‘Tourism boom despite turbines’ says Highland community councillor

More turbines are planned for Lochluichart.

Warnings that a windfarm would “ruin tourism” have come to nothing, according to the leader of a Highland community council considering its response to a proposed second extension of the scheme.

Dorset-based Infinergy hopes to add eight turbines to the existing 23 on the Lochluichart Estate, near Garve.

The windfarm, owned and operated by Eneco Wind UK Ltd between Lochluichart and Loch Glascarnoch, began with 17 towers. An extension soon followed.

A scoping report for adding “up to eight” turbines has been submitted to Highland Council, indicating a maximum height of “approximately 410ft (125m).”

It makes clear, however, that in the wake of an end to subsidies paid by electricity customers, the industry is changing and considering “turbines with greater tip heights and rotor diameters than those already installed at Lochluichart and (nearby) Corriemoillie, if it can be demonstrated there is capacity for the environment to absorb turbines of this scale.”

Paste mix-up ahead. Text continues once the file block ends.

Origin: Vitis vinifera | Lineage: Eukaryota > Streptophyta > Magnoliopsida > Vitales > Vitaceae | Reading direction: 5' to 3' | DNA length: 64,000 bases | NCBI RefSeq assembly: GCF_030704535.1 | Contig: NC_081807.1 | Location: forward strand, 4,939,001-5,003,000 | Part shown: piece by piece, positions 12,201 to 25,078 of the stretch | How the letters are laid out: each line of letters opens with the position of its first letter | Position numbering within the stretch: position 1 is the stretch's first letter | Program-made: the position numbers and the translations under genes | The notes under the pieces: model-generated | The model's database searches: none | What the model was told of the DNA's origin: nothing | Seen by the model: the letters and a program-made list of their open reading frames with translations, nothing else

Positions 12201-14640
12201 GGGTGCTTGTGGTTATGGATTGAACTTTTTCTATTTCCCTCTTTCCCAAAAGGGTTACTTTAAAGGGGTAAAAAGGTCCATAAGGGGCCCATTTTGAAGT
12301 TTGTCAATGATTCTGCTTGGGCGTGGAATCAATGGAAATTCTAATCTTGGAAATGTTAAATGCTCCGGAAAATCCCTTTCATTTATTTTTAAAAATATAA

Garve Community Council chairman Kenny MacLean, 36, who was born at Achnasheen and has spent his life in the area, said: “We were told the windfarm would ‘ruin tourism’ and yet the NorthCoast500 runs through our community and it’s not stopped the traffic. We’ve not seen hotels go out of business. If anything, we’ve gained business. You can’t see them because they’re up in the hills.”

Highland anti windfarm campaigner Lyndsey Ward said plenty of evidence had surfaced on hillwalkers’ blogs and social media that windfarms were “ruining their experience to the point that they’re increasingly choosing less abused environments to take their holidays.”

A spokeswoman for Infinergy said dates would be arranged for further public consultation.

Official data shows that Lochluichart Windfarm’s operators have so far had £1.3million in so-called constraint payments – compensation to switch turbines off to help balance the national grid.

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